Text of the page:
originally published at The Minority Report
The President says companies are hiring -- who would have laid off -- because of stimulus bill
President Obama, Vice President Biden and a number of the administration's top financial advisers did their best Tuesday to convince the American people that the massive government spending designed to stimulate the economy is -- well, stimulating the economy.
Although the President acknowledged that unemployment remains higher than his predicted high, while many experts predict it will go even higher, and he admits that the federal government has only managed to get $44 billion of the record $787 billion stimulus bill into the hands of the public, he insists that the outlook is rosy.
"Now we're in a position to really accelerate," the President said.
Since the stimulus bill was signed in February the nation has experienced an additional 1.6 million jobs lost, while the administration calculates that their spending package has saved 150,000 jobs, far fewer than expected.
"At the time, our forecast seemed reasonable," said Jared Bernstein, economic adviser to VP Biden. "Now, looking back, it was clearly too optimistic."
At that time the administration predicted that unemployment would peak at about 8 percent and then decline. The unemployment rate now stands at 9.4 percent, the highest in 25 years, and all indications are that it will continue to rise.
"We've done more than ever, faster than ever, more responsibly than ever, to get the gears of the economy moving again," the president said. "I'm not satisfied. We've got more work to do."
Not all Americans agree with him. Dissatisfaction with his handling of the economy has risen from 30 percent in February to 42 percent by the end of May. House Minority Whip Eric Cantor was blunt in his criticism.
"This is President Obama's economy, and his administration must provide results and specifics rather than vague descriptions of success that seem to change by the week. The administration looks dramatically out of touch as they highlight the creation of temporary summer employment in the face of job losses unseen in decades, record unemployment and massive deficits."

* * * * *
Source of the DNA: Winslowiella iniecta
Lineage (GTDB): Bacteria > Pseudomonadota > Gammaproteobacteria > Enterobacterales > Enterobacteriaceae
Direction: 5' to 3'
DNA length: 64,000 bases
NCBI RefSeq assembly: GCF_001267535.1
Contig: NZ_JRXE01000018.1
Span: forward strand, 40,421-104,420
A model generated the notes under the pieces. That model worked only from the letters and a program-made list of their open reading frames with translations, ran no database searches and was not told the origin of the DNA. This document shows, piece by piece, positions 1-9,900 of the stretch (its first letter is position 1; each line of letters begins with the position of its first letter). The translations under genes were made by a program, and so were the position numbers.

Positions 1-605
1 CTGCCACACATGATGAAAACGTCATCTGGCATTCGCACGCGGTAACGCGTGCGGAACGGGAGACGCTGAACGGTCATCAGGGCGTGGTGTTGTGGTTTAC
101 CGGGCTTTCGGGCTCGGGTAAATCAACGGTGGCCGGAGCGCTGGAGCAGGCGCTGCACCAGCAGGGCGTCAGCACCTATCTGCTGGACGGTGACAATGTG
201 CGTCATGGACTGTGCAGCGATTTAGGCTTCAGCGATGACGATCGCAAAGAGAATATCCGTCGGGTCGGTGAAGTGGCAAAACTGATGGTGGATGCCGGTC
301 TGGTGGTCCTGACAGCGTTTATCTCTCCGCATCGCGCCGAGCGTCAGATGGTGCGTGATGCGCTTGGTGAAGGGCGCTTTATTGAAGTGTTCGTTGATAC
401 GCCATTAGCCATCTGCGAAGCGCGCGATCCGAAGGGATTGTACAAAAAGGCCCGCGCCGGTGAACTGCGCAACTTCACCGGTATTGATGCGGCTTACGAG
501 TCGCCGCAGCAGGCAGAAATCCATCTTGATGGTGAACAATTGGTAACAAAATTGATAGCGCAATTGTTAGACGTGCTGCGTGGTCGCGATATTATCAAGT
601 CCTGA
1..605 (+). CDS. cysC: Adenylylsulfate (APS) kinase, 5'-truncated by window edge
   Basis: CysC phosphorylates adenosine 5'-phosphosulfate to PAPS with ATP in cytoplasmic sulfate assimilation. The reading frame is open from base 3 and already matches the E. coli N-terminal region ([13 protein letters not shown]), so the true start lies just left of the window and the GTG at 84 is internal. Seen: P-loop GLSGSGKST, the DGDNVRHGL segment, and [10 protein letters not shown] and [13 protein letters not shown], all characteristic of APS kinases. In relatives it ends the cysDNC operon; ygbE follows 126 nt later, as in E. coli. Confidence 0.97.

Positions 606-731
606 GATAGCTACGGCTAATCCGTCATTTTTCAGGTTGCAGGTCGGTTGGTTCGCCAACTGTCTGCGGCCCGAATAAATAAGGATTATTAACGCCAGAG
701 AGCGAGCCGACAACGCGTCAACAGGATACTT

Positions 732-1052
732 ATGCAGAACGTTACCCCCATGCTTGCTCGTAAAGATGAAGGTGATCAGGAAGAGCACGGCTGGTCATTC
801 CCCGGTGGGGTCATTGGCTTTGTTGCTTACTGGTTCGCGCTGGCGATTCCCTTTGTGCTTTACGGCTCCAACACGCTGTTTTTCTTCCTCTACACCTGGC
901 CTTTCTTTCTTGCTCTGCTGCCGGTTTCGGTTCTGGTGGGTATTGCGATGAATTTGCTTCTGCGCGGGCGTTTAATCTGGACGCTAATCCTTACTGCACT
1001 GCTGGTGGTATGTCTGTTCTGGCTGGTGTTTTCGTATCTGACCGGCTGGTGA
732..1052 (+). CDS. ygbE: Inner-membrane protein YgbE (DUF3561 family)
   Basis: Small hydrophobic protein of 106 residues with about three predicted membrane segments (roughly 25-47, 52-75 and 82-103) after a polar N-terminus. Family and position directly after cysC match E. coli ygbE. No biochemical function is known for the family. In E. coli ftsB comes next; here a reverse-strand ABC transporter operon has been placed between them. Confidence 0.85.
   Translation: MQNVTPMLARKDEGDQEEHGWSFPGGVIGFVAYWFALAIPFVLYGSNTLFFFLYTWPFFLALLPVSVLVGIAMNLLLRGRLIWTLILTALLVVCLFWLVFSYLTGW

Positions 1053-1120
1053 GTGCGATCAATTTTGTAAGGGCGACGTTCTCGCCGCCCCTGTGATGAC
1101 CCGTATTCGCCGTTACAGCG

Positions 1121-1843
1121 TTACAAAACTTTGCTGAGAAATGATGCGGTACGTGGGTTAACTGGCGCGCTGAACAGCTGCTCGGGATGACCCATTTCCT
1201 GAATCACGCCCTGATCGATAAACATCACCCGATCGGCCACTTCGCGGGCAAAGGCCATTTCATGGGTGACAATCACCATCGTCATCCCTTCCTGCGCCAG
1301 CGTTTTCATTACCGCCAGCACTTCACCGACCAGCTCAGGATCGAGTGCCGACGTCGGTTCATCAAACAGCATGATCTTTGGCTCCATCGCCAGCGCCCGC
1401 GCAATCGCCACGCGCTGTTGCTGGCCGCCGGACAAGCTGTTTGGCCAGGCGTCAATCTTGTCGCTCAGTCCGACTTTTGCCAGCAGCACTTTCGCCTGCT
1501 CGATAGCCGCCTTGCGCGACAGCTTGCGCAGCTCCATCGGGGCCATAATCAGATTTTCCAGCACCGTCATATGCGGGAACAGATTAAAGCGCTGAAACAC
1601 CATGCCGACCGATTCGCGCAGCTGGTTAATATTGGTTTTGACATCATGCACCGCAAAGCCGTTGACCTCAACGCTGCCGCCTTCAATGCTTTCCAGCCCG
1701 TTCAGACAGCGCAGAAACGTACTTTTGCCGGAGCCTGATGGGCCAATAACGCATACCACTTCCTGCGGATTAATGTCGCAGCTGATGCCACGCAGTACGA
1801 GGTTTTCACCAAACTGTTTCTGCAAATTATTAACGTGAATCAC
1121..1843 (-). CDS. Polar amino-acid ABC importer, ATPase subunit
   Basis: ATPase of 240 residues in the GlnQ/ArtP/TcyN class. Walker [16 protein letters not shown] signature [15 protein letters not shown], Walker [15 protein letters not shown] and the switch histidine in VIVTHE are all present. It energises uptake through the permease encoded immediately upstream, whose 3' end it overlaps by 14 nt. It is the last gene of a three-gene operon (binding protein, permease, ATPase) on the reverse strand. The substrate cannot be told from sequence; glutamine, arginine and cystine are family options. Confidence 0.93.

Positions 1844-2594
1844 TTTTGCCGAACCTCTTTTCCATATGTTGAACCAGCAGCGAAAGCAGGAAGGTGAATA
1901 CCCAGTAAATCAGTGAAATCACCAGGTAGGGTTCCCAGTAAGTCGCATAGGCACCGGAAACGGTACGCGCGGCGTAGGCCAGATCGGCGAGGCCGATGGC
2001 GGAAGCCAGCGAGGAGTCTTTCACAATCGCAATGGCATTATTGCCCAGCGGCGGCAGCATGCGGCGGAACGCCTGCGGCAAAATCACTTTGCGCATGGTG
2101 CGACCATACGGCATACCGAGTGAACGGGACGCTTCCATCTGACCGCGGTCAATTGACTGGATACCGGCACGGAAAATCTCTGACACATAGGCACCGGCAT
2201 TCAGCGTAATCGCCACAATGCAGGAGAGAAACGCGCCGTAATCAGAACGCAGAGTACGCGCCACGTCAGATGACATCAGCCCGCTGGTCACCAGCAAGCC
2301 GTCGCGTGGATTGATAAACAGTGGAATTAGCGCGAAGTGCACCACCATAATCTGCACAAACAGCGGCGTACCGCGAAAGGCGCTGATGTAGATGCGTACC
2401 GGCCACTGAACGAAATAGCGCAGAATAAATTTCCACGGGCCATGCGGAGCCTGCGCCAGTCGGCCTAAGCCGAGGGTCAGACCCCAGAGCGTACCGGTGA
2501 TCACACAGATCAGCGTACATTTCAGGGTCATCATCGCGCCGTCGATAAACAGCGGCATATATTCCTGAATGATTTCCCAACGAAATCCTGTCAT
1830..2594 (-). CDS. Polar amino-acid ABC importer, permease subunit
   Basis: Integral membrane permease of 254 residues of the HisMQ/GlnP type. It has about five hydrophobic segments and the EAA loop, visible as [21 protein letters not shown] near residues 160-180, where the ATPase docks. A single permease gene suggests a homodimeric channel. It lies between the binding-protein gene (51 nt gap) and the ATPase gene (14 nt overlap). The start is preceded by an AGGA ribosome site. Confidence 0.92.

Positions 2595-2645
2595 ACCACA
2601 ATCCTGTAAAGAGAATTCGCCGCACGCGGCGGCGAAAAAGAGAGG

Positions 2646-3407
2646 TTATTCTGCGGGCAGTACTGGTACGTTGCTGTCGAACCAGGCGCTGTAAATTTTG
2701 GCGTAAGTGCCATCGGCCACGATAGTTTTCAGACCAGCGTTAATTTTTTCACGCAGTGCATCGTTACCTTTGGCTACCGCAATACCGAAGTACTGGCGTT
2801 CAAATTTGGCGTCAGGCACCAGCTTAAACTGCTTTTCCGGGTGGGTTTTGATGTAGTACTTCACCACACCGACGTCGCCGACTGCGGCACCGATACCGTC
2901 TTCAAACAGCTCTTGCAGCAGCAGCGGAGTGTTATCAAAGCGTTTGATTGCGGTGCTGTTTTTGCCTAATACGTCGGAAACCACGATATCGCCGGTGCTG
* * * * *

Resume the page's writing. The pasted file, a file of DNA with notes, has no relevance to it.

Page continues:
For his part, the President has maintained that he is not responsible for an economy that he inherited from President George W Bush, and he is adamant that his policies will work.
"Now, I know that there's some who, despite all evidence to the contrary, still don't believe in the necessity and promise of this recovery act," he challenged.
"And I would suggest to them that they talk to the companies who, because of this plan, scrapped the idea of laying off employees and, in fact, decided to hire employees. Tell that to the Americans who received that unexpected call saying, 'Come back to work.'"
Perhaps the president might provide a list of those companies that that were prepared to lay off employees and then decided to hire instead. We know that he claimed that Caterpillar would be rehiring when he said this in February while selling the stimulus program.
"We're surrounded by unmet needs and unfinished business -- in our schools and in our schools and our roads, in the systems we employ to treat the sick, in the energy we use to power our homes. And that's the core of my plan, putting people to work doing the work that America needs done."
Contrary to the president's word, Caterpillar instead laid additional workers off.
Yes, Mr President, please provide the American people will a list of all of those companies that have added jobs because of the stimulus bill -- permanent jobs that is -- non-government private sector jobs. This is a list that the American people would like to see.